(Okay, I admit that the user interface is less sexy than the rest of the suit. And, if I had any hardware-engineering talent, I’d want to work on the suit itself, because it’s infinitely cooler. If my code didn’t make development managers cry, I’d want to work on the software. But you work with what you’ve got, and I’m a UX designer.)
Of course, there are an awful lot of user interfaces in the Iron Man movies: transparent touchscreens on smartphones, shown in Figure 2, and as part of a desktop.
Tony can interact with his designs and research in a 3D space, as the video in Figure 3 shows.
But the really cool bit is the user interface of the Iron Man suit itself. How could we make it work? Let’s look at the user interface in action in Figure 4.
In the video in Figure 4, we see Tony in a typically perilous situation, mid-rescue. Naturally, Tony’s voice-controlled majordomo Jarvis is available to assist him. One of the first things we see is Tony querying Jarvis about the number of people in the air. Jarvis responds not only with the answer to Tony’s question, but highlights where those people are, demonstrating contextual awareness and the ability to go beyond the user’s initial instruction to provide further help.
We can see Jarvis as an evolution of intelligent agents like Siri—or to put it another way, a descendent of Microsoft’s Clippy. But the problem with Jarvis providing a user interface for Tony’s Iron Man suit is that the suit’s usefulness and efficiency would be heavily dependent on Jarvis having a high degree of artificial intelligence. Tony would have to be supremely confident that, in a moment of jeopardy, Jarvis wouldn’t do something stupid. There might be potential bandwidth problems in relying on an artificial intelligence: the user would have to be able to explain clearly what he needs in a timely manner, which might not always be possible in the middle of a human-on-alien action. So Jarvis is useful, but far from a perfect user interface for many tasks.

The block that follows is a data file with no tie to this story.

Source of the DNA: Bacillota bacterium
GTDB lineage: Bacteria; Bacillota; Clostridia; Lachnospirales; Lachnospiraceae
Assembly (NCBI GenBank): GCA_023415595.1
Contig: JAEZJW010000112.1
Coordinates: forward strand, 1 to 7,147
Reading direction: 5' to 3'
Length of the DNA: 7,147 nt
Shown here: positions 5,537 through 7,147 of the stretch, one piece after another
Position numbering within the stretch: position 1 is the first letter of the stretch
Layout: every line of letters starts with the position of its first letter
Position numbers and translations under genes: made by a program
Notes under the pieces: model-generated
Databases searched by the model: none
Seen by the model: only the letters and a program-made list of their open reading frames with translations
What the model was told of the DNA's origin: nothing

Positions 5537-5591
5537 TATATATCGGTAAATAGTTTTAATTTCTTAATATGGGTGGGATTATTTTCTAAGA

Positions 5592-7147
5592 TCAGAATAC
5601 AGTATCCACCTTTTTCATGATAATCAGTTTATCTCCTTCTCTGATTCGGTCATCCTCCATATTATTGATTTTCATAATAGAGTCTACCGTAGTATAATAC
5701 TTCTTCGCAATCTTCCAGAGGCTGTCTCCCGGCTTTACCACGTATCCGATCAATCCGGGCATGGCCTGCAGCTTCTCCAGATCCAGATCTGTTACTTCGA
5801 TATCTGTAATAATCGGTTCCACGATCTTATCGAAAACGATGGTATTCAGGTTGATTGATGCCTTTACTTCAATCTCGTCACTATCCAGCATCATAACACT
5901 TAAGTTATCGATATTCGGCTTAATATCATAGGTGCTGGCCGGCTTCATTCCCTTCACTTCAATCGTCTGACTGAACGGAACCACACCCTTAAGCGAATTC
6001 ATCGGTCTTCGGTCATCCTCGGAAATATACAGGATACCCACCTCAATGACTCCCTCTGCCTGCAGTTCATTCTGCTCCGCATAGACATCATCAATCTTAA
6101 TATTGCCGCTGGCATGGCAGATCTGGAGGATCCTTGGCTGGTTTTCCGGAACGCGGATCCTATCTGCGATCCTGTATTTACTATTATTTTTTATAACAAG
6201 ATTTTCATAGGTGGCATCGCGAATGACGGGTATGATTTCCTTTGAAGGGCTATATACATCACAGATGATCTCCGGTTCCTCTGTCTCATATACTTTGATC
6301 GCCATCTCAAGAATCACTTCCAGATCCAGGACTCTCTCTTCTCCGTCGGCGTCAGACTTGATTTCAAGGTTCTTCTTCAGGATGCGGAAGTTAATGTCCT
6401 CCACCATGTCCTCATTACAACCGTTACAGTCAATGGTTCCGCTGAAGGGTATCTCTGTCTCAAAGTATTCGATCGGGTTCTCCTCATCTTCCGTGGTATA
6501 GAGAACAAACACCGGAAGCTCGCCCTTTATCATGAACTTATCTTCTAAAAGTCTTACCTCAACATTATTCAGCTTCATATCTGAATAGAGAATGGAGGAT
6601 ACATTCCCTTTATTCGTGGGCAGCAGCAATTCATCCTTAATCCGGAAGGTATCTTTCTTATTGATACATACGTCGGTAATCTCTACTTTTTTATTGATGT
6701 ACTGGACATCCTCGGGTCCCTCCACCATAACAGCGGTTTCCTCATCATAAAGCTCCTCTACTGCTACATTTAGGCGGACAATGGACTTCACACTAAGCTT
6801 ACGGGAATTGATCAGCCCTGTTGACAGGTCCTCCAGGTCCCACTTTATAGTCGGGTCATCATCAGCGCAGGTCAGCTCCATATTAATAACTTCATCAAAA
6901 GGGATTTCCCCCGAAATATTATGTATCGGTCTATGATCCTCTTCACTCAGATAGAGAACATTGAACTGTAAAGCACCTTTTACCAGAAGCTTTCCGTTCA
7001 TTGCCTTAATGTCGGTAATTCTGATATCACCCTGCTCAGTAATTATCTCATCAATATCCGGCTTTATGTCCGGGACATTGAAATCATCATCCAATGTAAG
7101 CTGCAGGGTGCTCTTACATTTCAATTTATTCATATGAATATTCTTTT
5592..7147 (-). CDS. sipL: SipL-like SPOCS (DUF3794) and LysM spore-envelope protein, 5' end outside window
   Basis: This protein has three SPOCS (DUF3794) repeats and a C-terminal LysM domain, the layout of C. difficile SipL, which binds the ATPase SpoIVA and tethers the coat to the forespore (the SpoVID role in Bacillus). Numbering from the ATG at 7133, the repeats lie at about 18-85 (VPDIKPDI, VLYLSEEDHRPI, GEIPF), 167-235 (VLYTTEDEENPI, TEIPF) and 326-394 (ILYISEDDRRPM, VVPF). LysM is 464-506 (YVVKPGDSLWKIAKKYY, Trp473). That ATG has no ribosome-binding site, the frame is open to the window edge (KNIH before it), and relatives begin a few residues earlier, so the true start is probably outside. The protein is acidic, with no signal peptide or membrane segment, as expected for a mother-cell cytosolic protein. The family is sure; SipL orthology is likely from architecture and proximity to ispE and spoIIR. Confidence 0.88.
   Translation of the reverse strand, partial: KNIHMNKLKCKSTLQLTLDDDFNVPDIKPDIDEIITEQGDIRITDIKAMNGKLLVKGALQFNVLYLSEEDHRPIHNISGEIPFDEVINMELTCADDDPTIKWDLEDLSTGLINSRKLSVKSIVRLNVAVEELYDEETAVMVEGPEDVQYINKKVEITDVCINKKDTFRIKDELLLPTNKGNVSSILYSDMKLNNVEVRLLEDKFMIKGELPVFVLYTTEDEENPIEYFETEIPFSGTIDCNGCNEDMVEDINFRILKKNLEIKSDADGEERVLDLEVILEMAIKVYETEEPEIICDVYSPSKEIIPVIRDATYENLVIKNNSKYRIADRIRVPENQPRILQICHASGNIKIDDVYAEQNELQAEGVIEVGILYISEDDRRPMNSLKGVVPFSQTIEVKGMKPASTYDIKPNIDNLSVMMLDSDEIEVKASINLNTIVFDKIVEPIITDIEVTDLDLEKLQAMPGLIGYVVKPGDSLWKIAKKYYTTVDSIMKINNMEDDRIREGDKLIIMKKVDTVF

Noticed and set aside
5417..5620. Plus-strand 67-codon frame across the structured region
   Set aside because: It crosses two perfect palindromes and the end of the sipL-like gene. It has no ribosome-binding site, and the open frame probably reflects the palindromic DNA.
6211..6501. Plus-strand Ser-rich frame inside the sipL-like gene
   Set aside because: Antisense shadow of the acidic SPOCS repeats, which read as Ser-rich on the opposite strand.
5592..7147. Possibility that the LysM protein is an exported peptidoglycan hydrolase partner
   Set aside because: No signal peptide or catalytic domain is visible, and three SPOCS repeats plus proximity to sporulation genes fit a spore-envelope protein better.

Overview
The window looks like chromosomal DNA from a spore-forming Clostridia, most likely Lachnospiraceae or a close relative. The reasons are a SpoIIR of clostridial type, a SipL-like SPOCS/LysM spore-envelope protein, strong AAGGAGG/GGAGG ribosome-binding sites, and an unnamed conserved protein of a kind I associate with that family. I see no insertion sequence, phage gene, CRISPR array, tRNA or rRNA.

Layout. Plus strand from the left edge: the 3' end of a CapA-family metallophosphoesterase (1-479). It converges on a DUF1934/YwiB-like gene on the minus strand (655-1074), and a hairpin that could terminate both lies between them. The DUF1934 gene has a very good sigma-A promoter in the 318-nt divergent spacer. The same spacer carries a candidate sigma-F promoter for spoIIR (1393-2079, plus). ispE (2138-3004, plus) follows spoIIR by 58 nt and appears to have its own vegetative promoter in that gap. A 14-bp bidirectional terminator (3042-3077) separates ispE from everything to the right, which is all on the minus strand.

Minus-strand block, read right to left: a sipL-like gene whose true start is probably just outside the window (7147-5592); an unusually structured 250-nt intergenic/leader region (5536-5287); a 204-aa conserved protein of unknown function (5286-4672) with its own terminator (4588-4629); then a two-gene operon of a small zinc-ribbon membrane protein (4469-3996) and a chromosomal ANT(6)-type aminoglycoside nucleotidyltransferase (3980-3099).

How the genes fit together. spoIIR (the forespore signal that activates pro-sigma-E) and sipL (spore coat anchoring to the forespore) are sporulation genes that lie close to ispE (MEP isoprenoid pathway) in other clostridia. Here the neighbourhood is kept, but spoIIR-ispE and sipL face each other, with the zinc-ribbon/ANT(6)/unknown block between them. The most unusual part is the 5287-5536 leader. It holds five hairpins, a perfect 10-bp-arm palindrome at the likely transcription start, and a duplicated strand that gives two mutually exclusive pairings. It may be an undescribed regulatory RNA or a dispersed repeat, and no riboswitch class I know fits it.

As in the Google Project Glass, the head-up display provides an augmented reality (AR) interface. When in mid-flight, Tony doesn’t have a conventional, hardware user interface available to him. But gaze might offer him some capabilities in managing the suit’s user interface—for example, using an approach similar to that of Fixational. However, Fixational’s approach uses winking to trigger actions, and we don’t see Tony using such gross facial movements to trigger actions, so some other interaction must be occurring.
An interesting application of an old technology to this problem might be something as simple as a chord keyboard that is embedded in the suit’s gloves. Gaze in combination with chord keystrokes would enable a mouse-like interaction. Perhaps this might work within the suit’s gauntlets, but they could make fine motor control difficult. But this is a manageable problem: we’re not looking for our hero to perform brain surgery, simply to rescue those in distress and administer righteous justice to evildoers.